But now a gaggle of the old hands have tried again in an article headed by Risbey and including in its co-authrs Stefan Rahmstorf, who believes that temperature changes of thousandths of one degree are significant. The paper claims that "pauses" in warming are common and the early C21 pause is therefore wrongly focused. They present analyses that give results very different from results presented in hundreds of other papers.
An obvious reason why they get different results is that they use data "through 2016", where 2016 was the height of the El Nino effect. So they include natural warming into CO2-based warming, a handy conflation but a completely illegitimate one
In a second article by Lewandowsky, Michael Mann and others, much the same gaggle of authors rely on a fresh lot of data from the Arctic. But that is very suspect. There is furious volcanic activity under the Arctic sea-ice, particularly along the Gakkel ridge -- so attributing warming there to atmospheric influences is very tendentious. The fact that the Arctic warms irregularly and is often out of sync with temperatures elsewhere is in fact pretty clear evidence that temperatures there are not part of anything global. Incorporating Arctic data into atmospheric climate models is therefore simply unscientific.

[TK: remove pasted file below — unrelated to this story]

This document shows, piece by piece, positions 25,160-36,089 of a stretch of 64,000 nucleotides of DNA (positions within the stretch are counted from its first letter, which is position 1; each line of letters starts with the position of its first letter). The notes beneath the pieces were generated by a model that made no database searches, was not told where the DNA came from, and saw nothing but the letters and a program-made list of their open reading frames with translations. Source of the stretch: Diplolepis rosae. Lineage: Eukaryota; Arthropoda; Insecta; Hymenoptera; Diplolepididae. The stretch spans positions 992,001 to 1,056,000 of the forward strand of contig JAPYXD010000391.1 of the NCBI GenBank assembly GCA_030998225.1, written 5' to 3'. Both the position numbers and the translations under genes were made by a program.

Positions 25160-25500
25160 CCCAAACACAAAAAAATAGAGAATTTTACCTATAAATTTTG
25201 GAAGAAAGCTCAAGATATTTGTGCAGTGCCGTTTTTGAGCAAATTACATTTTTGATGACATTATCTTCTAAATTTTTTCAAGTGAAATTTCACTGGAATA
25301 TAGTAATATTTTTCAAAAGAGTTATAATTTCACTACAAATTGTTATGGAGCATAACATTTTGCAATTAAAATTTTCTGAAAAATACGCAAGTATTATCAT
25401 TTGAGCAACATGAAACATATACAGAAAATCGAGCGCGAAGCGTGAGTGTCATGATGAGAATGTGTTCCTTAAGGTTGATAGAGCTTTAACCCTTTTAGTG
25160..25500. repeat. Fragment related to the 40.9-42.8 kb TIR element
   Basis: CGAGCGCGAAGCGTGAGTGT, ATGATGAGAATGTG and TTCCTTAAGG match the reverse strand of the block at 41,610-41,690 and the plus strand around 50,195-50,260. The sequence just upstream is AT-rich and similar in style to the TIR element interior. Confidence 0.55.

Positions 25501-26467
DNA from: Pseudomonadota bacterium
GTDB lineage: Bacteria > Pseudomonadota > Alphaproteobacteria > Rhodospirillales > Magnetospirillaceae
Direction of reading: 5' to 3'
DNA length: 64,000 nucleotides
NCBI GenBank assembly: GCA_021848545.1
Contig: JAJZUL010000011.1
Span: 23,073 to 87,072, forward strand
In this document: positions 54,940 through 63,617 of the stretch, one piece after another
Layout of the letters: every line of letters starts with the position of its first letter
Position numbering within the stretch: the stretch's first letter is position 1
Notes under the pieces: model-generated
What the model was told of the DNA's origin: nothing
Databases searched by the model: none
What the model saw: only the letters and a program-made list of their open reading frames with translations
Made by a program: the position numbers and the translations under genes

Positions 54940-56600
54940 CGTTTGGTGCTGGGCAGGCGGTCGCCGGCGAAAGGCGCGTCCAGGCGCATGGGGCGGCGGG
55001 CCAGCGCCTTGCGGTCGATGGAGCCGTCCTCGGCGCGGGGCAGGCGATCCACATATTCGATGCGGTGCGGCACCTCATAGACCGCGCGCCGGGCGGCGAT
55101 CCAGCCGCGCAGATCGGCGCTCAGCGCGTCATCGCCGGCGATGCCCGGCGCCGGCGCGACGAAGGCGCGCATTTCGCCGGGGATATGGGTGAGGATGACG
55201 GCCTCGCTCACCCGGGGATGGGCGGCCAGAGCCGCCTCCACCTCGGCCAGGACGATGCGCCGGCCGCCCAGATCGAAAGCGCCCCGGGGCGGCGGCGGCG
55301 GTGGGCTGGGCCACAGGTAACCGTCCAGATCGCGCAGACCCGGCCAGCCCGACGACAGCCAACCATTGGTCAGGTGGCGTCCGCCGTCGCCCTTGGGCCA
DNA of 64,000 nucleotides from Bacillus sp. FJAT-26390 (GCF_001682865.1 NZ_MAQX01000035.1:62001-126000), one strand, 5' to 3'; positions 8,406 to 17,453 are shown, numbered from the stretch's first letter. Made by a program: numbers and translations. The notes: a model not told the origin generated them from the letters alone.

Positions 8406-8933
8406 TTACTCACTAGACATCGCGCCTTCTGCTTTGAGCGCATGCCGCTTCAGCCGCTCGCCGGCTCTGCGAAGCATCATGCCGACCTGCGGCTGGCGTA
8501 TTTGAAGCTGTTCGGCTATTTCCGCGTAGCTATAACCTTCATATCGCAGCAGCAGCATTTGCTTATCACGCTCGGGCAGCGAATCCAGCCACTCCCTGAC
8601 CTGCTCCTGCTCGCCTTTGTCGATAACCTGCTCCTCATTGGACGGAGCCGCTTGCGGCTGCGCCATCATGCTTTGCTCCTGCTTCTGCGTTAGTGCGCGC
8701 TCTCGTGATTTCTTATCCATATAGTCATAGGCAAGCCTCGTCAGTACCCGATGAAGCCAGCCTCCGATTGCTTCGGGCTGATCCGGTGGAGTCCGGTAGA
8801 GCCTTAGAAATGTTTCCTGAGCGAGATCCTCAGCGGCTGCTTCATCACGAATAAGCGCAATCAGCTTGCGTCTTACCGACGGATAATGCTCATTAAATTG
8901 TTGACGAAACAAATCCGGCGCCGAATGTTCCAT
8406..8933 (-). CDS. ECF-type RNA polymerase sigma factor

Below is a popular presentation of the latest shenanigans
The United Nations panel of climate science experts mentioned it in a 2013 report, scientists have published more than 200 papers analyzing it, and climate deniers said it was proof that climate change didn't exist, but in reality the global warming "pause" or "hiatus" never occurred.
That is the conclusion of a pair of studies, published Tuesday in the scientific journal Environmental Research Letters, based on statistical reassessments of a recent 10-year period that appeared at the time to evince a flattened warming curve.
These are the latest of several assessments to caution that the hiatus theory has no real significance either for climate science or for science-based policy. Even so, they seem unlikely to stamp out the discussion, which has become a deeply embedded meme in some circles.